It turns out the buff-tailed bumblebee is buff by name *and* nature, with researchers discovering that it has a surprisingly effective method for fighting off Asian hornets.
In the blue corner
Asian hornets are the menaces of the natural world, having invaded three continents and reaching a record level of sightings across the UK and continental Europe in 2023. They’re not just jet-setting either – they are problematic for the ecosystems that they invade, preying on a wide range of insects, including the very important pollinators, and nabbing their food too.
“Hornets also consume nectar from flowers, meaning they compete directly with bees for food and harass them at flower patches via constant attacks,” said Thomas O'Shea-Wheller, an author of the new study, in a statement. If only there was such a thing as insect restraining orders.
One of their targets is the buff-tailed bumblebee, a social species that’s one of the most common in Europe. It’s easy to think of them as friendly little creatures in comparison to hornets, but when it comes to defending their colonies, scientists from the University of Exeter were stunned to find that they can go full WWE on invaders.
In the red corner
The researchers placed commercially reared buff-tailed bumblebee colonies at 12 locations across Pontevedra, Spain, with varying local numbers of Asian hornets. To capture interactions between the two species, the team fitted out the colonies with automated camera monitoring systems.
Recording over 120 hornet attacks, they were surprised to find that the bumblebees successfully fought off the hornets every time and used a creative method to do so. When a hornet attacked a bumblebee on its way back from foraging, the bumblebee dropped to the ground.
The sudden drop caused the hornet to either lose its grip or they both fell to the floor, giving the bumblebee the opportunity to wrestle until the hornet got fed up and left, like a childhood sibling squabble.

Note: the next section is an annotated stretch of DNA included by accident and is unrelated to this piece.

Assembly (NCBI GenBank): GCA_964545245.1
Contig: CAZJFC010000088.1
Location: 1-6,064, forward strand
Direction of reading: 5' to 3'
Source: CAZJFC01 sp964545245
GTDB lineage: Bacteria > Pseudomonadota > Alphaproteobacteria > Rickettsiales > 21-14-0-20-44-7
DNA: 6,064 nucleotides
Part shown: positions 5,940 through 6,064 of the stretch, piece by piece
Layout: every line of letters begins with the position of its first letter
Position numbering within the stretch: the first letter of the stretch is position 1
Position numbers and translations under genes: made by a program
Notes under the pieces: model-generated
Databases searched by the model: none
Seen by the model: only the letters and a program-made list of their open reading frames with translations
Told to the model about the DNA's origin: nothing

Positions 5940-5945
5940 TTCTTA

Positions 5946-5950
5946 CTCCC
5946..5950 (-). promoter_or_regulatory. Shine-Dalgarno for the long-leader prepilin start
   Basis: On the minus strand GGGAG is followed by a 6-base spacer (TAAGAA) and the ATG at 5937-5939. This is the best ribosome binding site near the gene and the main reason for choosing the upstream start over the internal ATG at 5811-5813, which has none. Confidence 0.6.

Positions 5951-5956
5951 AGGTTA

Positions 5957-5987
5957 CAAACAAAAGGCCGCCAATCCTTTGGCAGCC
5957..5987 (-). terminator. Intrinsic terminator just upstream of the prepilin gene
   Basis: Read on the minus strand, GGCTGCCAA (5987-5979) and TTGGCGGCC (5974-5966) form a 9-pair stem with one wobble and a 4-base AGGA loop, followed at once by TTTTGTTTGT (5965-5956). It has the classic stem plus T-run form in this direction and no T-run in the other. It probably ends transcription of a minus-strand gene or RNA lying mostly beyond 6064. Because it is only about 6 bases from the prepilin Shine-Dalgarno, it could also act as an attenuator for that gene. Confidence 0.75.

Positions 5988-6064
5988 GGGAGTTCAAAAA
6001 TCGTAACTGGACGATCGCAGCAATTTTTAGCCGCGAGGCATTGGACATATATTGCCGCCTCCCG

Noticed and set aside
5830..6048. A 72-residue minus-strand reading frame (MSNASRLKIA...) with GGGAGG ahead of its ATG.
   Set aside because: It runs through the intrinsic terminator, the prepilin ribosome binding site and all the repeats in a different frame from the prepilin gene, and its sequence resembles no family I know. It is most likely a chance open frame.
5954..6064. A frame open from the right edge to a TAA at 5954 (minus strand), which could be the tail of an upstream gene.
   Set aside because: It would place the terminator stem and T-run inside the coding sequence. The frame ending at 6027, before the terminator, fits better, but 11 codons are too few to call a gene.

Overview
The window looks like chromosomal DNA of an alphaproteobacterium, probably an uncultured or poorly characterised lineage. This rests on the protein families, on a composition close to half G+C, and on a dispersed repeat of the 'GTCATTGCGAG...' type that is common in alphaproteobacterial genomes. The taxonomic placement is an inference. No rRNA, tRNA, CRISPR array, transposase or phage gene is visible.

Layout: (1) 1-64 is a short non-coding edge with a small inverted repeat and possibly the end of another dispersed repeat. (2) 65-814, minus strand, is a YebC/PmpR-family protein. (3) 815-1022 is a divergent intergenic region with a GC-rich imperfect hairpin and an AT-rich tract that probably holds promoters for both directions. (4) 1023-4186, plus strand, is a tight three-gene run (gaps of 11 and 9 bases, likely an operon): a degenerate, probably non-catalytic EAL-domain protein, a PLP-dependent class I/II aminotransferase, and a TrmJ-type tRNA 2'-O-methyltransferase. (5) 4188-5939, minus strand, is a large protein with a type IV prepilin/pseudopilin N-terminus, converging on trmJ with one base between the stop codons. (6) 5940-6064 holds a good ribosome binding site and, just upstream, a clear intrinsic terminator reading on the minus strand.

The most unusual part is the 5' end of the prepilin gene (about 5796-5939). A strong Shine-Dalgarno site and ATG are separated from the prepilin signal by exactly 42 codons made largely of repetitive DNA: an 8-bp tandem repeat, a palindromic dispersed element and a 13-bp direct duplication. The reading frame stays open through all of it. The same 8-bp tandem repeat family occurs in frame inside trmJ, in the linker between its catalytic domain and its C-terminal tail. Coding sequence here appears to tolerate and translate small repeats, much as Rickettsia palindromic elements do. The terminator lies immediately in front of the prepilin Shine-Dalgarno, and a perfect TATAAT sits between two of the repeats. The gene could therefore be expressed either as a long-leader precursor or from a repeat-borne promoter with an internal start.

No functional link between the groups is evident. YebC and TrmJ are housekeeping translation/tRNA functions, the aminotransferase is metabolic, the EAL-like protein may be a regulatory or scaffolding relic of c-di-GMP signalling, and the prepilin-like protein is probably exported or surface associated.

The authors of the study documenting this remarkable defense strategy describe the bumblebees’ success as something of an “evolutionary coincidence”; given the two species did not co-evolve, the bumblebees theoretically shouldn’t have a natural resistance to them.
There’s a twist
Unfortunately, it’s not all good news for the buff-tailed bumblebee, as the Asian hornet still manages to come out on top in the end.
The researchers weighed the bumblebee colonies every two days and found that those in areas with higher densities of Asian hornets grew more slowly. Although they cautioned that the reason for this was still uncertain, they thought it was likely that the presence of the hornet was limiting the success of the colony.
“Although the attacks we witnessed at colony entrances were unsuccessful, bumblebees have been reported in the diet of Asian hornets, and the hornets are known to prey on them elsewhere,” O'Shea-Wheller explained. “Defending against such attacks is likely energetically costly – and when hornet abundance is high, this could be a major problem for bees out foraging.
Hornets are also Hollywood paparazzi level when it comes to harassment of their prey. “They are very persistent and generalist predators, so these attacks may still be worthwhile despite the high failure rate, as long as they sometimes get a kill.”
You win this time, Asian hornet.
The study is published in Communications Biology.